Last year while he was on a visit to China, Prime Minister David Cameron was involved in a diplomatic incident that had more than a casual connection with Scotland’s past.

Apparently, David Cameron spent some time in November, the period around Remembrance Day, in the Chinese capital of Beijing and had decided to walk through its streets and attend various functions with a poppy decorating his lapel. His hosts and Chinese government officials had asked him to remove it. The Prime Minister refused to do this, dismissing the request out of hand. It was a decision that won him the praise of the likes of the Daily Mail, a newspaper which declared he was “backing Britain” during his visit to foreign parts, refusing to accept any insults to this country’s war-dead during his time there. Now, whatever one might think about this year’s perennial quarrel about poppies, it seems to me that the Daily Mail response last year to Cameron’s actions was – to coin a phrase – complete and utter poppycock. When Cameron pinned a poppy in his lapel, he was, in fact, behaving in an incredibly insensitive way. He was undermining the purpose of his visit, preventing Britain from gaining more trade and profit from that part of the world. For many reasons, the symbol of the British war-dead, part of that great, red harvest from the fields of Flanders, means something much more different to the people of Beijing and Shanghai than it does to those in London or Lerwick.

And the reason for this can be seen throughout Scotland, even my home town of Stornoway. It has its silent witness in the town’s main school, the Nicolson Institute, built partly from the results of a rather one-sided conflict Britain had with China in the 19th century. It can be seen, too, in the Lews Castle and its grounds that dominate the town. It was constructed from the wealth of Sir James Matheson, the founder of the great firm of Jardine and Matheson which still operates in Hong Kong and the Far East today.

In short, in Chinese eyes, the poppy means opium, a drug often inflicted upon its population by what can only be seen as the 19th century equivalent of the modern drug-pusher. This individual, largely Scottish in origin, was, however, not harried and hassled by members of the local constabulary as he might be if operating today. Instead, he was backed by the military might of the British Empire, a force that waged two wars (in 1839-42 and 1856-62) in order to ensure that, in the name of free trade, the Chinese population had the right and duty to become permanently stoned on a product fine, upstanding Scotsmen brought openly to their ports. This was all part of what came to be known as China’s “Century of Humiliation”, a time when that country’s territory was threatened and imposed upon by foreign forces, especially those of the British Empire. It left tens of thousands of Chinese people dead, that country’s women brutalised and raped, its buildings burnt and smouldering. Even the sea that washed upon its shoreline was blackened by corpses. It was all this that David William Donald Cameron was so tactfully reminding his hosts about as he insisted on wearing the poppy in his lapel while he swaggered and sashayed his way around diplomatic receptions in Beijing. However, it seems to me that this form of historical blindness does not only afflict Prime Minister Cameron. It is also apparent to me that it has affected many of my fellow Scots in recent years. Throughout my life, it seems to me that I have met too many beer-sodden individuals from the Highlands and Islands who will shake their heads and proclaim: “Everyone hates the English for what they’ve done …”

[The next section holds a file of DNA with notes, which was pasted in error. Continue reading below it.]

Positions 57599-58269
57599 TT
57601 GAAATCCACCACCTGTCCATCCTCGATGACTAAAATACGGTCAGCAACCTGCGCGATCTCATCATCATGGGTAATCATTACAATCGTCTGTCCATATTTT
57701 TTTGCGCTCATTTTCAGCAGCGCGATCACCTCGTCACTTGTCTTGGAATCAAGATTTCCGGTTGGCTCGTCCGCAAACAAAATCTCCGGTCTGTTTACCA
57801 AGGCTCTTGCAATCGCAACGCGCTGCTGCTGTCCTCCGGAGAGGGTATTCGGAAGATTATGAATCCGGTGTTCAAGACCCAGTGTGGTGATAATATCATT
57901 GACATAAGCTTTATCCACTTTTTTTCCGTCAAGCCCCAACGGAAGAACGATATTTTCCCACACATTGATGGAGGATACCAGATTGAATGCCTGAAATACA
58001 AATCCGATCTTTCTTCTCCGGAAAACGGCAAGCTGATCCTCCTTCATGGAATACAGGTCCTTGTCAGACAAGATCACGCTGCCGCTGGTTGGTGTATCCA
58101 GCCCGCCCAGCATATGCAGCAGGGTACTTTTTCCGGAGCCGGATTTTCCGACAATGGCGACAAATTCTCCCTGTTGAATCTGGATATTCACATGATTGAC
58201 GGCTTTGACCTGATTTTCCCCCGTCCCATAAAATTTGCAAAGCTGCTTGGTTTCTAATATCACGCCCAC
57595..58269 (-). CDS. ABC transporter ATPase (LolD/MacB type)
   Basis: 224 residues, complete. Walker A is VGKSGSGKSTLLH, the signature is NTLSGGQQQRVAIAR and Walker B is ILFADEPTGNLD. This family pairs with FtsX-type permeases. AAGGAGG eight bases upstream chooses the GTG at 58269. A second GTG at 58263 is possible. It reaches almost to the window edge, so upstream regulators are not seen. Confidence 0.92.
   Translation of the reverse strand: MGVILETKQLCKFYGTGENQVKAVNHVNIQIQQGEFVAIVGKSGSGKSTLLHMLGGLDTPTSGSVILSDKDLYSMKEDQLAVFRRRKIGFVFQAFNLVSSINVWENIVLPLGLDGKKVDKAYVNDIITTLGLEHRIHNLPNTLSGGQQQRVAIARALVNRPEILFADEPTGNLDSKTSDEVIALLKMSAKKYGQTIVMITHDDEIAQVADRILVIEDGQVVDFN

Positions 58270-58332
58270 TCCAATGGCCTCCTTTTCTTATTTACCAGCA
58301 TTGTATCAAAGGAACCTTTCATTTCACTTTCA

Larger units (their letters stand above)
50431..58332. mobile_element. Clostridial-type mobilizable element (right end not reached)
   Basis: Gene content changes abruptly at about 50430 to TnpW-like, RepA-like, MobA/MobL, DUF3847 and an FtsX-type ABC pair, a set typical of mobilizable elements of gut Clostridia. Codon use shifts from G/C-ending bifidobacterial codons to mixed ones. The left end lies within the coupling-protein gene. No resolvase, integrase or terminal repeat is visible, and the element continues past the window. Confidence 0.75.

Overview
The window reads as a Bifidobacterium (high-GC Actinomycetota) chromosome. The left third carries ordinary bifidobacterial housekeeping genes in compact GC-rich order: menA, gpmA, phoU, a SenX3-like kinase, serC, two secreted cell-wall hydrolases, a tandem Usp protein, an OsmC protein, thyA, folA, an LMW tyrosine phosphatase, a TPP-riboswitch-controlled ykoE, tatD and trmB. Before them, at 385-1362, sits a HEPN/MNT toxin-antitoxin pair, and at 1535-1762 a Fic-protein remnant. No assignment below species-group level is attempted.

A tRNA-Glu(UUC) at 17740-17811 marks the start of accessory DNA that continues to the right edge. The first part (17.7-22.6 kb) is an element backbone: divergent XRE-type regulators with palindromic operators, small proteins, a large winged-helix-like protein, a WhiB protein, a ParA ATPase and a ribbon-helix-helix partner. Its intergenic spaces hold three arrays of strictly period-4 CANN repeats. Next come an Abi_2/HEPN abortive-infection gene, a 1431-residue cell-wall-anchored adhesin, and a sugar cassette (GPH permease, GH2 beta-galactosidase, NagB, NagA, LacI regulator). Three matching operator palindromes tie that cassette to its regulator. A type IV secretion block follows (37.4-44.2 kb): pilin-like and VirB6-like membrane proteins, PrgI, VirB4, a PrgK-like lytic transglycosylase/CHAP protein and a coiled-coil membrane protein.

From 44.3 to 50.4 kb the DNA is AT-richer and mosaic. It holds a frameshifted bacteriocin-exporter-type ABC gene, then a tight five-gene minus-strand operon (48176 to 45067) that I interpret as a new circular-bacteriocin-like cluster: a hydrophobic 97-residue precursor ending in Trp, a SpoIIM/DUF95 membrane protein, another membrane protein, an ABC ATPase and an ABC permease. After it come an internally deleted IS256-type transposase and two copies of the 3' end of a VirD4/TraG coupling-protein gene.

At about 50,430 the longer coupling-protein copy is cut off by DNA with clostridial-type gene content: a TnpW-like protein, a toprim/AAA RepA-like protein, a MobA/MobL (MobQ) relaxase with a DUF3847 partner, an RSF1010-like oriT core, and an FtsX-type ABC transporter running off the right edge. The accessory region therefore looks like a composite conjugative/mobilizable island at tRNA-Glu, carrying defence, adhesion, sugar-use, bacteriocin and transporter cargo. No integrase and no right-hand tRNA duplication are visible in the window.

If this is true, one can only conclude that “everyone” must be suffering from a weird, alcohol-induced form of amnesia. The Scots themselves were guilty of similar, if not worse, horrors than their southern counterparts. (In fact, there were some periods in history when they were hated much more than the English.) Thousands of native North Americans and Aborigines were put to the claymore as well as the sword. Men with surnames like Matheson and Nicolson made vast sums from the miseries of those in the East.

Yet far from acknowledging this, Scots have done the opposite. For too long, Scots have seen themselves purely as the cruel victims of British Imperialism. “Wicked English proprietors cleared us from our crofts and glens,” some of my fellow-countrymen argue, “They made us suffer. They caused us sorrow. Our people left these shores on a flood of grief caused again and again by our neighbours to the south.”

Much of this is simply not true. The worst of the evictions were brought about by those with thoroughly Scottish names, like Colonel Gordon of Cluny in South Uist and Barra, or the Duke of Sutherland on his vast estates. The worst effects of capitalism within the British mainland were seen in the slums of Glasgow and its adjoining towns – all brought about by those whose bloodstreams were thoroughly Scottish. We do not have to look outside our country’s borders for villains. They have always existed – just like Fred Goodwin – within the boundaries of this, our native land. It is time we grew up and began to recognise this.

Donald S Murray


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